What we do not want: anything about Atlantis, Mu, UFOs, aliens, or subterranean civilizations. No gore or excessive violence. Sexual content will be judged on a submission by submission basis. No plagiarism. We trust you to be honest. If we discover that a submission has been plagiarized it will be rejected; if the discovery is made after publication, the submission will be removed and payment must be refunded to EHS. And be prepared to be stomped by the Fates for your poor character.
While we have no doubt that everything you have written is absolutely amazing, please limit yourself to three poems; or one short story; or three reviews per acceptance period. Please send all submissions as a .rtf or .txt or .doc attachment (.docx if you have no other option), or in the body of the email (with Poem or Fiction or Review or Essay in the subject line), to us at firstname.lastname@example.org during the acceptance period. That is
Summer Solstice issue: 1 April through 1 June
Winter Solstice issue: 1 October through 1 December
Edited: we do not buy or accept submissions ahead of time. If your submission is accepted for the Winter issue, it will run in the Winter issue. If we ask you to resubmit for the next issue, please consider doing so (although if you find another venue for your awesome work in the interim, congratulations!).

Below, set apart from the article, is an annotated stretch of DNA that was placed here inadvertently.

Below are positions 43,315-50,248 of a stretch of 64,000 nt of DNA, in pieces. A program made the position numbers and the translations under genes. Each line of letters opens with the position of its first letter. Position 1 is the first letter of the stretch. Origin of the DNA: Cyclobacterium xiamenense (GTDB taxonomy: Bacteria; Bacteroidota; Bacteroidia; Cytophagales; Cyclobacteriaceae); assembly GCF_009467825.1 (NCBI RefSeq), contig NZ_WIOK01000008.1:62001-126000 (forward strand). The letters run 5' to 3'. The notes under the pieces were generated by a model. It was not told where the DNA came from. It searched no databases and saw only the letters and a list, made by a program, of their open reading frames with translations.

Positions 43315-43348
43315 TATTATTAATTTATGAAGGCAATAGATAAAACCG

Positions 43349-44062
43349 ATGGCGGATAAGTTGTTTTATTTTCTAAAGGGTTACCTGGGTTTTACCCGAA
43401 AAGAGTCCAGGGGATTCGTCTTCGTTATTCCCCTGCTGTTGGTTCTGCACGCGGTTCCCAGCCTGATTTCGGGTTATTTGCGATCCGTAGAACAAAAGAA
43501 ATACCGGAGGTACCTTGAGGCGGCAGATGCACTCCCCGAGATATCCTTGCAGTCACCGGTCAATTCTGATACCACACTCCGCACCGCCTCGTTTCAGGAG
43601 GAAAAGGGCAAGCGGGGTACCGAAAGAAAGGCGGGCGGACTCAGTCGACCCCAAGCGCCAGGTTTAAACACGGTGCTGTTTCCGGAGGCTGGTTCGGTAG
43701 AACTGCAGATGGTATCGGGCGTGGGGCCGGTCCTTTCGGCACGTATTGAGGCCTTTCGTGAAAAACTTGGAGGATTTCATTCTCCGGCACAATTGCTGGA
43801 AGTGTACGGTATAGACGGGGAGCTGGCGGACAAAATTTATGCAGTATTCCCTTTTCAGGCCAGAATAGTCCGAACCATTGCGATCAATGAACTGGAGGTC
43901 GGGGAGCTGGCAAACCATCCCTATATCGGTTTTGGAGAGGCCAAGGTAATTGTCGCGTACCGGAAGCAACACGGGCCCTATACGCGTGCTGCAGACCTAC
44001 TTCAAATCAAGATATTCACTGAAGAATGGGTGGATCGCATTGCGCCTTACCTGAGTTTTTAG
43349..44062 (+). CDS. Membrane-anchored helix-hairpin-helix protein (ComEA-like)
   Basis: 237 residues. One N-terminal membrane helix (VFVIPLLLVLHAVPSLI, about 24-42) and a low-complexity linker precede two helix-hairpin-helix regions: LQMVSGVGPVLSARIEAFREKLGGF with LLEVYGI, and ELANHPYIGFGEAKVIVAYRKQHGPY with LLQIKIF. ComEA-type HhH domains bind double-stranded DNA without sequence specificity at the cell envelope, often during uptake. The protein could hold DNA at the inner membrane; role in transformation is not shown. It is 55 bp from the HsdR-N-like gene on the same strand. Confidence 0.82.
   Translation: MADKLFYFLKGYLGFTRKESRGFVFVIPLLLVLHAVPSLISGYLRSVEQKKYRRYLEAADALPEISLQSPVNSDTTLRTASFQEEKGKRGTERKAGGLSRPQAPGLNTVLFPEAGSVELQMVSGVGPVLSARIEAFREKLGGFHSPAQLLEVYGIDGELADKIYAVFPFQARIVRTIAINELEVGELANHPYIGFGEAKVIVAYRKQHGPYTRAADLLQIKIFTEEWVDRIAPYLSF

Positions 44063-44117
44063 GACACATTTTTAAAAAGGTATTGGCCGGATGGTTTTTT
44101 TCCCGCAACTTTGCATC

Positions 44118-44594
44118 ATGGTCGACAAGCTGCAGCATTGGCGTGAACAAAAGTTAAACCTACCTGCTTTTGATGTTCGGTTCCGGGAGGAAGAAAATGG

Edited: if your work is accepted for the Summer issue, you will be notified no later than 10 June. If it is accepted for the Winter issue, you will be notified no later than 10 December. Yes, you will also be notified if your work is declined, and, if possible, we will provide some critical feedback; but we may not always be able to do so. If you do not hear from us by either of those dates, please query; the net pixies may have eaten your submission, and we would hate to miss anything truly wonderful.
Now for the itty-bitty disclaimer: we reserve the right to edit accepted pieces for clarity. In other words, we’ll correct any misspellings or other typographical errors, and occasionally break up run-on sentences. If we have to make a significant number of such editorial corrections, we will send the piece back to you for approval before it goes live.
Do we pay? You betcha. EHS will pay a flat rate of $5 for an original piece. We retain first electronic publishing rights. After the piece moves to the archives and the new issue is posted, all rights revert to the author. (Although, don’t you think a hardcopy omnibus edition a year down the road would be pretty cool? Keep that in mind.) Payment will be made via PayPal. No checks or cash. If you do not have a PayPal account, payment may be made in the form of an online gift certificate to the merchant of your choice.
If your submission is long enough that it must be run across several consecutive issues, it will be treated as distinct pieces. That is, if it runs across three issues, you will be paid $15 total. If you would like to run a serial piece, please consult the editors ahead of time; we prefer to have the entire piece completed before the first part appears.